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Chapter XII.

John shows a logical order in developing the causes of the hostility of the Jewish authorities to Christ, which is not found in the other Gospels. From the time when, at his first passover, the Lord drove the money changers out of the temple, their hatred had grown deeper at every fresh visit to Jerusalem, until, just before his retirement to Ephraim, the Sanhedrim had officially resolved upon his death as soon as it could be brought about on some charge that would be plausible in the eyes of the Roman rulers. The Lord knew full well that his “hour was at hand” and went into retirement before the storm, not to escape his fate, but to defer it until the appointed time at the passover. As that time approached he left Ephraim and, it seems, crossed over to the east of the Jordan, joined the crowds that were hastening to the feast, and crossing the Jordan near Jericho, passed through that city, where he healed the blind men, converted Zaccheus and abode at his house. From thence he went with his disciples and the crowds of pilgrims, who then thronged the thoroughfares, along the winding route that led through the mountain passes from the plain of Jericho up to Jerusalem. Reaching Bethany he parted from the throngs and stopped to rest in the home of friends who were among the truest he had on earth. There is a difference of opinion among scholars whether he arrived at Bethany on the evening of the Sabbath day or the day before. It is well to admit that there is much disagreement concerning the exact date of several of the momentous events of the week, extending from the arrival of the Lord in Bethany until his resurrection. Even the “six days before the passover” has been variously interpreted by the commentators. Andrews, whose chronology I have usually followed, and who is one of the best of authorities on chronological questions, adopts Friday as the date of the arrival at Bethany, and supposes that the Lord left Jericho, eighteen miles from Jerusalem, in the morning, reaching Bethany about sunset, and stopped with his apostles over the Sabbath. In the evening of the next day, the Sabbath, the feast was made at the house of Simon the leper. The events of this most wonderful week in the history of the world are tabulated as follows:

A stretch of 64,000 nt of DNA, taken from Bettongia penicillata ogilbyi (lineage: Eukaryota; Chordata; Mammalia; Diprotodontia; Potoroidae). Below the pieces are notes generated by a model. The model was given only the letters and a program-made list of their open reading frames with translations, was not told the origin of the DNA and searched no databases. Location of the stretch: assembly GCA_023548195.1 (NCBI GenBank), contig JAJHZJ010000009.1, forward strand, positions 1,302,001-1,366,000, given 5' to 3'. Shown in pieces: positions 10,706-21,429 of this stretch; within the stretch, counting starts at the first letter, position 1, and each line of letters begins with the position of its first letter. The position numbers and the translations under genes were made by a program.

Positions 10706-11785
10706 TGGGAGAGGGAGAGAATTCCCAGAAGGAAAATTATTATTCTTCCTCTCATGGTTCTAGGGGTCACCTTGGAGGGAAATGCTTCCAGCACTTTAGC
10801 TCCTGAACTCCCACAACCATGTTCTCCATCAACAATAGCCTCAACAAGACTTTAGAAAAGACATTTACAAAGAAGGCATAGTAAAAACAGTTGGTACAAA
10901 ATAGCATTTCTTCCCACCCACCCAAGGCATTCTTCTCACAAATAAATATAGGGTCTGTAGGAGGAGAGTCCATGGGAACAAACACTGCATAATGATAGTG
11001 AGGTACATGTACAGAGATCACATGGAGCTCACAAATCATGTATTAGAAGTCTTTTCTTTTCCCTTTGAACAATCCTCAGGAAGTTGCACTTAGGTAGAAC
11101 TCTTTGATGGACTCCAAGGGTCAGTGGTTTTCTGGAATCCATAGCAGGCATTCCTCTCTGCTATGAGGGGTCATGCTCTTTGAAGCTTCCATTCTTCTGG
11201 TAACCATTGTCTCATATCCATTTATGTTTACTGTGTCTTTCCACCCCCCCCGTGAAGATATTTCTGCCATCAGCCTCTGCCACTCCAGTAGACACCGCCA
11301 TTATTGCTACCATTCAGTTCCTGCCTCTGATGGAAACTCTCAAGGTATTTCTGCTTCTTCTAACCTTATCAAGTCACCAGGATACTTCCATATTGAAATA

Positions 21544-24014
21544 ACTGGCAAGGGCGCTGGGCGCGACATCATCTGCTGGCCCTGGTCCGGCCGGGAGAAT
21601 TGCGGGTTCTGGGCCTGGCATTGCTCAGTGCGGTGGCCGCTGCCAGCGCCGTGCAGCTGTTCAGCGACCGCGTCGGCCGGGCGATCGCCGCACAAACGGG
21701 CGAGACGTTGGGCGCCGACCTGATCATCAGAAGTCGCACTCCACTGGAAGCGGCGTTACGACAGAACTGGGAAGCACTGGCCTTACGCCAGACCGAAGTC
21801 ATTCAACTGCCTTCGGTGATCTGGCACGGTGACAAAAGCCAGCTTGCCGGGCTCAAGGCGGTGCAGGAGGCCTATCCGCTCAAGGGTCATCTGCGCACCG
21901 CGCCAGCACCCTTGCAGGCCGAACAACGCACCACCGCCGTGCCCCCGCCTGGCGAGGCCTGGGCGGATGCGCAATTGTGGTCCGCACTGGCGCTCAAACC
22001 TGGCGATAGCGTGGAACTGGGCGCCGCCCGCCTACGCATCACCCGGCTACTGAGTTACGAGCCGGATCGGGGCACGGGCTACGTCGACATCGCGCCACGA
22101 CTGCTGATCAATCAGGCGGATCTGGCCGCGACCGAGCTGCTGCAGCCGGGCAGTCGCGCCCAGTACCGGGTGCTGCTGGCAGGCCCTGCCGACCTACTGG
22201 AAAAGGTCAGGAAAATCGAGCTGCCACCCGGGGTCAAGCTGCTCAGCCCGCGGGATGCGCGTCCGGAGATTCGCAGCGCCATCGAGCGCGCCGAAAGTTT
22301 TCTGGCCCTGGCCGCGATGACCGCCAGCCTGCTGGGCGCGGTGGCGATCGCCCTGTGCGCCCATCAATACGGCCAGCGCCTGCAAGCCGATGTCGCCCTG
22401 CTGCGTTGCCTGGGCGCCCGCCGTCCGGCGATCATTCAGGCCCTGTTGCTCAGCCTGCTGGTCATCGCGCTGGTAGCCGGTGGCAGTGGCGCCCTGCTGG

Saturday.

Nisan 9.

March 31.

Supper at Bethany.

Sunday.

Nisan 10.

April 1.

Entry into Jerusalem.

Monday.

Nisan 11.

April 2.

Second cleansing of the temple.

Tuesday.

Nisan 12.

April 3.

Last visit to the temple. The prophecy of Matthew, chapter XXIV.

Wednesday.

Nisan 13.

April 4.

Savior resting at Bethany.

Thursday.

Nisan 14.

April 6.

The Savior eats the passover; the Lord's Supper instituted.

Friday.

Nisan 15.

April 6.

The Lord crucified. The Jews eat the passover.

Saturday.

Nisan 16.

April 7.

The Lord in the tomb.

Sunday.

Nisan 17.

April 8.

The Resurrection.

While I am sensible that there are certain difficulties in this arrangement 185I believe that there are fewer than are presented by any other scheme and I shall follow it, not as certain, but as supported by the best authorities and most probable. Reasons will be given, under different heads, for the date assigned to the events considered.

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